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The Illinois population is around 12,800,000. The lowest temperature it recorded was minus 36 degrees and the highest was 117 F. Two French explorers, Joliet and Marquette, were the first from Europe to visit the area in 1673. The first permanent settlement was in 1699 and it was located near East St. Louis. Great Britain got Illinois at the end of the Indian & French wars, and this was during 1763. They didn't have it for very long. Frontier struggles happened during both the Revolutionary War and in the early nineteenth century (Indian wars).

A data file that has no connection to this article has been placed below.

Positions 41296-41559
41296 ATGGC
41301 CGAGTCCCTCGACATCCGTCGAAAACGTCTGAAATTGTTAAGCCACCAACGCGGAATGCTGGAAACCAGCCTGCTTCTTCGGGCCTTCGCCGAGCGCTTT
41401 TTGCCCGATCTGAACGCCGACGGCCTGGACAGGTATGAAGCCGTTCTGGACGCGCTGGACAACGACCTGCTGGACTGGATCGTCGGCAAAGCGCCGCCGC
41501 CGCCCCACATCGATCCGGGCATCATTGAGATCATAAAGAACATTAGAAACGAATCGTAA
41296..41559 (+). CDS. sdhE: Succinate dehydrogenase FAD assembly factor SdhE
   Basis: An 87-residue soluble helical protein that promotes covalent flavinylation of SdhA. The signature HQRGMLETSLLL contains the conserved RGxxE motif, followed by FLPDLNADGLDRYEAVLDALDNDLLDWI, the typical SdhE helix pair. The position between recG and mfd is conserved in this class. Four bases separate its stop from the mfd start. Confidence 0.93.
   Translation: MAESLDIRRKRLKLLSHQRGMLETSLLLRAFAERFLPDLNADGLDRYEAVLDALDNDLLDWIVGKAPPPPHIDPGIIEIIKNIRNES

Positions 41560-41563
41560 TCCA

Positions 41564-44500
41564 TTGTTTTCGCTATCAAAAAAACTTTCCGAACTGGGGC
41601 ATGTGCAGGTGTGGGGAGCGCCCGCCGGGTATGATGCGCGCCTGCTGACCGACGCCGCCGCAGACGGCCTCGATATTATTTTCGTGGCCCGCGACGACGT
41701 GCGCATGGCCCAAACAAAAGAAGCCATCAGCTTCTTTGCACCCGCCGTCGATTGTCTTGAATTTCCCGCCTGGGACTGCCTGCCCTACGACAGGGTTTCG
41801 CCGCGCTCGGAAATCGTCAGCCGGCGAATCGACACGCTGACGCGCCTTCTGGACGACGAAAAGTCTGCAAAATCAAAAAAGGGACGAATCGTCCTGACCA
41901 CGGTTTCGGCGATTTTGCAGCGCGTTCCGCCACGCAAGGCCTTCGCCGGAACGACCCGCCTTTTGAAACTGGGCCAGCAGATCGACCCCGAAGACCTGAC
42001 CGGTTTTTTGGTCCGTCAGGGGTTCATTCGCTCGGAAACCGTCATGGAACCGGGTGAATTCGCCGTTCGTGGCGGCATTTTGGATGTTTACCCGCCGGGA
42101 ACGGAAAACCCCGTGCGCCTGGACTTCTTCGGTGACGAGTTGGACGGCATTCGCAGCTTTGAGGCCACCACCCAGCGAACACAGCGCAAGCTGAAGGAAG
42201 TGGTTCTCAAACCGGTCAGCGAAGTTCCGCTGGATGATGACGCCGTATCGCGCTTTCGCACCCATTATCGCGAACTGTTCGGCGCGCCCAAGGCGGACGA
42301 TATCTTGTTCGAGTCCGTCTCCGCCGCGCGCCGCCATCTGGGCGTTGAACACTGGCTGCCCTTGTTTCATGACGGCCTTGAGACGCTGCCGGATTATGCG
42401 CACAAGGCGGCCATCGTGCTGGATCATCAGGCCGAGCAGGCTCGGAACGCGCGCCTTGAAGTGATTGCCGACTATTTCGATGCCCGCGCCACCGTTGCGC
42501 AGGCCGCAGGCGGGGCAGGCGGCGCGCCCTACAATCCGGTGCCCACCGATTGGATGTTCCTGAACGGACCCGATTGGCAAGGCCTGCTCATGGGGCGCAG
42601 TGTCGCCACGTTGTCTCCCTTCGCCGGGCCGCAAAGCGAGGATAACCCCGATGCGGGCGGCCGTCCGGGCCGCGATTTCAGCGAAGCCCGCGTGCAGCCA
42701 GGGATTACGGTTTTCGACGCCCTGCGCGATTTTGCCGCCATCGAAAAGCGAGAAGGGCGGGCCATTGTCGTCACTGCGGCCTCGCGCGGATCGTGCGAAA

Settlers flocked to the area after the Erie Canal opened in 1825 as well as during the Black Hawk war, and when Abe Lincoln went from farm worker to president. This state excels in oil production, coal mining, agriculture and manufacturing. Illinois' Chicago District is a big steel and iron maker, as well as being a top meat packing area, grain exchange location, and railway center. Chicago is also a world renowned Great Lakes port and its location is perfect for this.
The state leads in corn, soybeans and hogs, and wheat, cattle, sorghum, hay and oats. In Springfield, home of Abe Lincoln, visitors can look at the Lincoln home, the old state capitol (which has been restored), Lincoln's tomb, and the home of Joseph Smith, who was a Mormon leader. In Chicago visitors often tour the Art Institute, Museum of Science & Industry, Adler Planetarium, Shedd Aquarium, the Chicago Portage Natl. Historic Site, and the Merchandise Mart.